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The ScrumMaster Study Guide
— —
James Schiel (Founder, Artisan Software Consulting, Lafayette Hill, Pennsylvania, USA)
The ScrumMaster Study Guide by James Schiel (Founder, Artisan Software Consulting, Lafayette Hill, Pennsylvania, USA) at Abbey's Bookshop,

The ScrumMaster Study Guide

James Schiel (Founder, Artisan Software Consulting, Lafayette Hill, Pennsylvania, USA)


Whittles Publishing

Software Engineering;
Computer certification


234 pages

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Examining the questions most commonly asked by students attending Certified Scrum Master (CSM) and Certified Scrum Product Owner (CSPO) classes, The ScrumMaster Study Guide provides an accessible introduction to the concepts of Scrum and agile development. It compiles the insights gained by the author in teaching more than 100 CSM classes and countless seminars. Describing how to sell agile development to upper management and customers, the book illustrates real-world implementation of agile development, addressing the roles and responsibilities of each team member as well as some of the things that can go wrong in an implementation. Focuses on running Scrum projects in an agile environment Covers agile development, team building, and transitioning to Scrum and agile Explains how to adapt Scrum and agile to your work environment Describes how to measure individual and team productivity Illustrates the functions of a Scrum team on a day-to-day basis This book is intended for newly minted ScrumMasters, product owners, and students about to attend a CSM or CSPO class as well as developers and managers who want to sharpen their skills. Scrum is a simple framework and agile development is simply a concept; successful implementation requires more than just the training you can get in a CSM class or a workshop. Helping you understand key aspects of agile development and Scrum that might have previously been difficult to comprehend, this book is the ideal starting point for finding the answers you need for agile software development in your organization.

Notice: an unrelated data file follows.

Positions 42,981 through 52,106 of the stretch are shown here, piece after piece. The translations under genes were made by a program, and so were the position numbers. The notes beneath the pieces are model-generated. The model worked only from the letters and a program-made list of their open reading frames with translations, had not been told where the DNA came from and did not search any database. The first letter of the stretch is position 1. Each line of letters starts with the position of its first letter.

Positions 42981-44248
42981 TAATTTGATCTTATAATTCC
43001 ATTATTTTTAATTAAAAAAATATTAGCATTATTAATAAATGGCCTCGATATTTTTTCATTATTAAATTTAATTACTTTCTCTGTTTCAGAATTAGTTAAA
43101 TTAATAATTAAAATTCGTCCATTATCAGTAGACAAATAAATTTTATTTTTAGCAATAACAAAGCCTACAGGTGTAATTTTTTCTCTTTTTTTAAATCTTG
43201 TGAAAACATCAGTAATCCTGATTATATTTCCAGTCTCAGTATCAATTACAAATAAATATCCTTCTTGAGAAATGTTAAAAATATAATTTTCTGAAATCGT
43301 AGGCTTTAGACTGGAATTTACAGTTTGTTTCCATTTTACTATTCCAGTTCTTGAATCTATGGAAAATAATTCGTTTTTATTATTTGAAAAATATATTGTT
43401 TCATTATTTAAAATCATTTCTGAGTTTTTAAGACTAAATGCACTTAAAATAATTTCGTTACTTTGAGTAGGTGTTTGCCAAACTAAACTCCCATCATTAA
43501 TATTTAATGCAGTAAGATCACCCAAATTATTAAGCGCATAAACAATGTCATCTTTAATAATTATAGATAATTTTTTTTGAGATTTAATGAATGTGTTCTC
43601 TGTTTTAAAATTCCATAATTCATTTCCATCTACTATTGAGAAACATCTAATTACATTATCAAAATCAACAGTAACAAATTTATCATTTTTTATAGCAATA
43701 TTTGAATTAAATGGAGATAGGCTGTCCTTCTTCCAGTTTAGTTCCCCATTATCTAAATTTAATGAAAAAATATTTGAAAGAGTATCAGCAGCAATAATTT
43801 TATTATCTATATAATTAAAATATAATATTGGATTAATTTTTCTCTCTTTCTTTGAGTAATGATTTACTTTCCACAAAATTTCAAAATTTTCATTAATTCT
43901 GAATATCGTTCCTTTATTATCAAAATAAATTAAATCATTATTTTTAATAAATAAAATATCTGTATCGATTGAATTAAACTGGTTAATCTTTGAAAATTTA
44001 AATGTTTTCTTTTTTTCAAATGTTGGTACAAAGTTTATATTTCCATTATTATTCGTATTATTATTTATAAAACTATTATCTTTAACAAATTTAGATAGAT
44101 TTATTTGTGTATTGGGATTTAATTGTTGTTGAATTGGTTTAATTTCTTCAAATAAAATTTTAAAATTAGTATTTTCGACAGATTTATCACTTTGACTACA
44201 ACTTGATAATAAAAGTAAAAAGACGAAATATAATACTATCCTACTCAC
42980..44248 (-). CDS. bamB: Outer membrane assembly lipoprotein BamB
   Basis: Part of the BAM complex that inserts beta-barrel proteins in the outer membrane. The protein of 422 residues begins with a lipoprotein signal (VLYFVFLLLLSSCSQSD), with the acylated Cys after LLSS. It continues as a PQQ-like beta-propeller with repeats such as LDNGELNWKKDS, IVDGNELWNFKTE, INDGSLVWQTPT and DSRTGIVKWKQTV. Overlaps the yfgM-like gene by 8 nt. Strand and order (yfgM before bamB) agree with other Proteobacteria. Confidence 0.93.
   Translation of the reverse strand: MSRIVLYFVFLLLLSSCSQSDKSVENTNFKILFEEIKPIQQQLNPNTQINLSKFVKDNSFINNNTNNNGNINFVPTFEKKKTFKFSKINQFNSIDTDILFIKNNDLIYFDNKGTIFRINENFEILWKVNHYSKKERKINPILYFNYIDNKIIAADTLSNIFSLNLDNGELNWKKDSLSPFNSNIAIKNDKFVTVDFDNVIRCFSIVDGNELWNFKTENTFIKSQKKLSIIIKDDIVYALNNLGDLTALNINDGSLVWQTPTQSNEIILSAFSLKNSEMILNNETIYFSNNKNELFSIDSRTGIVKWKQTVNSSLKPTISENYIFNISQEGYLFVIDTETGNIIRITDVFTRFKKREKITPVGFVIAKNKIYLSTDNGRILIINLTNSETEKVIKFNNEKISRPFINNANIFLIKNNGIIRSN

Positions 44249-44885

By:   James Schiel (Founder Artisan Software Consulting Lafayette Hill Pennsylvania USA)
Imprint:   Whittles Publishing
Country of Publication:   United Kingdom
Volume:   7
Dimensions:   Height: 235mm,  Width: 159mm, 
Weight:   544g
ISBN:   9781439859919
ISBN 10:   1439859914
Series:   Applied Software Engineering Series
Pages:   234
Publication Date:   December 2011
Audience:   College/higher education ,  College/higher education ,  Primary ,  Primary
Format:   Hardback
Publisher's Status:   Active